Worksite Wellness Resources are offered by many US corporations and can be an effective tool in recruiting and retaining workers and in helping them to maintain solid work performance. Little is known about the access of such resources to workers with disabilities. This survey research looks at access to wellness resources from the perspective of employees with disabilities.
We are studying the patterns of attack by insect herbivores on plants in order to both more fully understand why some plants are vulnerable to herbivory and to use our understanding to manipulate such interactions in pest control. The work involves field biology, chemical ecology, genetics and entomology. We study the interactions between plants and their pests and strongly believe in the synergy between basic and applied work.
The Cooperative Enterprise Program collaborated with the Northeast Cooperative Council (NECC) to deliver the Future Cooperative Leaders Conference targeted towards farm operators and employees who have demonstrated potential in leading cooperative businesses in the future. Forty-one persons from 12 cooperatives (doing business in NY, PA, New England), and 4 states attended the conference. Cornell Cooperative Extension educators and NY Farm Net staff attended as well. Commodities represented included dairy, field crops, grapes, and nursery crops.
Wineries are changing their tasting sheets as a result of our findings. They are only including objective descriptors in the tasting sheets. The wineries have increased sales performance a a result.
The overarching goal of this project is to enhance farm labor stability by engaging workers and employers in a joint exploration of opportunities for advancement and retention. The objectives are: 1) to engage farmworkers in analyzing their current labor situation and potential retention strategies through focus groups;
2) to facilitate discussions with farmers and farm managers about the challenges and opportunities for retaining workers;
President Barak Obama’s creation of the Deferred Action for Childhood Arrivals (DACA) program provides a desperately needed opportunity to obtain employment authorization and protection against deportation for many people in our area. This effort centered on providing information to immigrant workers about DACA requirements and connecting them with high quality, free legal advice and representation offered through the Cornell DREAMer Pro Bono Project.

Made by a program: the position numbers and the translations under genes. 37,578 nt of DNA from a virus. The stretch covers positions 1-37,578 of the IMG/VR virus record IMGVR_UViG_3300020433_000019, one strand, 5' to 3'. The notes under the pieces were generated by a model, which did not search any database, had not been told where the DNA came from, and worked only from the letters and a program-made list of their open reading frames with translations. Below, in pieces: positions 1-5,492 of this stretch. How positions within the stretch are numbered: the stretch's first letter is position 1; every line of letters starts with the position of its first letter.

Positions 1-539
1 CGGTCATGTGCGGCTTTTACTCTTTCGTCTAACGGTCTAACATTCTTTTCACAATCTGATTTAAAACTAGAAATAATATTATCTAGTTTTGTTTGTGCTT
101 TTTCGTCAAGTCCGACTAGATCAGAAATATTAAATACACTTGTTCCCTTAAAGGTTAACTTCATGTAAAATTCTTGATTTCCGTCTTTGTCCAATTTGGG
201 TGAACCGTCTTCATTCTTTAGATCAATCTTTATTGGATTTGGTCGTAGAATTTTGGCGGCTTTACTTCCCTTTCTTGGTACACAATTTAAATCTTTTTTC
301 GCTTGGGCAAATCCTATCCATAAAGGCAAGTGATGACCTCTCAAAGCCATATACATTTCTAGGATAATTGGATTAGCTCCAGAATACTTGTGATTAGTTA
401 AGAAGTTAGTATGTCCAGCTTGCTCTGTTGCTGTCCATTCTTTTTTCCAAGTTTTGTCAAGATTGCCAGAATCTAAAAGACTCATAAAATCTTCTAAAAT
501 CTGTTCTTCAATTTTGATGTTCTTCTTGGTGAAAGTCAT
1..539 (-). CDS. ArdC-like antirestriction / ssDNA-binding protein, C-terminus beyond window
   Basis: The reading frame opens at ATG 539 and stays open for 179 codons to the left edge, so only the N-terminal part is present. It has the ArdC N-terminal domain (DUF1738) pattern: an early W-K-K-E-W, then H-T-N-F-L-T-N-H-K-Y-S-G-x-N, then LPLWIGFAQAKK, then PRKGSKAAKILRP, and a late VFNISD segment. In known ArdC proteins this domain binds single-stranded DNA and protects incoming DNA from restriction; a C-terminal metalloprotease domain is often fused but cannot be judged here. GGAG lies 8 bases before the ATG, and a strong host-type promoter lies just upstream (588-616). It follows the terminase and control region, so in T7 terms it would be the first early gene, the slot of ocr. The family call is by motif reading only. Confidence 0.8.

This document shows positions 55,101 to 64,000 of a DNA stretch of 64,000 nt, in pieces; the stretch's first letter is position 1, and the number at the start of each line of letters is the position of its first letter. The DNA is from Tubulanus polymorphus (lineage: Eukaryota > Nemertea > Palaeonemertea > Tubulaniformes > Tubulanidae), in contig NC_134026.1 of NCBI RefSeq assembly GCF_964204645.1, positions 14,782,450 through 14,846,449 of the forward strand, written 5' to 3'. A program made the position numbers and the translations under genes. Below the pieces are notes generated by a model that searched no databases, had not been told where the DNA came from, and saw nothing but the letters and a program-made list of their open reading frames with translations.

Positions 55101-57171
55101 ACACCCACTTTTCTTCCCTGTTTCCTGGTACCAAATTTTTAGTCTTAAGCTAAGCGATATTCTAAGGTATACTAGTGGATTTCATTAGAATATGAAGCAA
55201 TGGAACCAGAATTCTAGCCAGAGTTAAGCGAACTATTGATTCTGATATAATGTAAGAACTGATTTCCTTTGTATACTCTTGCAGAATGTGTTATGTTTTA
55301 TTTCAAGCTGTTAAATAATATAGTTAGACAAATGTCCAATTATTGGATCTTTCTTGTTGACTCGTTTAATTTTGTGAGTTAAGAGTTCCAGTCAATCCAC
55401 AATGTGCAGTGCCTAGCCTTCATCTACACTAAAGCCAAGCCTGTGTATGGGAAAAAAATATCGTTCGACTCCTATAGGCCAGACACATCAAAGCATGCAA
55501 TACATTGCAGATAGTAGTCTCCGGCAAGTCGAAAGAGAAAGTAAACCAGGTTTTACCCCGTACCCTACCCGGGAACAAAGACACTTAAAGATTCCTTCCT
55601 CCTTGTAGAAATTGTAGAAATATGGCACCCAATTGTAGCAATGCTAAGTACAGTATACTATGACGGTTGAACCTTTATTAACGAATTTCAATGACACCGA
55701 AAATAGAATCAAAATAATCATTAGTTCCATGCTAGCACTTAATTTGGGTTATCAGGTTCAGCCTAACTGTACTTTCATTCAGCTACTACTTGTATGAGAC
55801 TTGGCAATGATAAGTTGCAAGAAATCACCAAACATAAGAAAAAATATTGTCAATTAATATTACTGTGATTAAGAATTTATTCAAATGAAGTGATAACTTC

Cornell Cooperative Extension (CCE) educators are Cornell University’s front line in helping New York field crop producer clientele with crop production and pest management issues. Keeping CCE personnel informed on the latest information and developments helps us meet Cornell’s high standards for extension outreach and provides clientele with quality, pertinent, timely, and user-friendly programs and resources that maximize our educational impacts.
The Cornell Small Grains Breeding and Genetics Project has released a new spring oat variety called Corral with exceptionally high grain yield and disease resistance. This variety is resistant to barley yellow dwarf virus and is more lodging resistant than other oat varieties, thus increasing the efficiency of production for the farmer and thereby resulting in higher profits.
An on-farm field day was held to inform farmers of the benefits of subsurface tile drainage. The event was planned by three CCE regional and the local soil and water conservation districts. The topic of soil health was broad to cover multiple commodities.
A field study was established in 2012 to evaluate the effect that vigorous cultivation (rototilling) may have on improving the efficacy of currently registered herbicides. The target weed, mugwort (Artemisia vulgaris), has deep rhizomes that often allow it to escape complete control with available herbicides. If a late summer rototilling can reduce the size of the rhizomes and bring them closer to the surface, then fall-applied herbicides should be more effective in preventing the smaller rhizomes from regenerating shoots the following spring.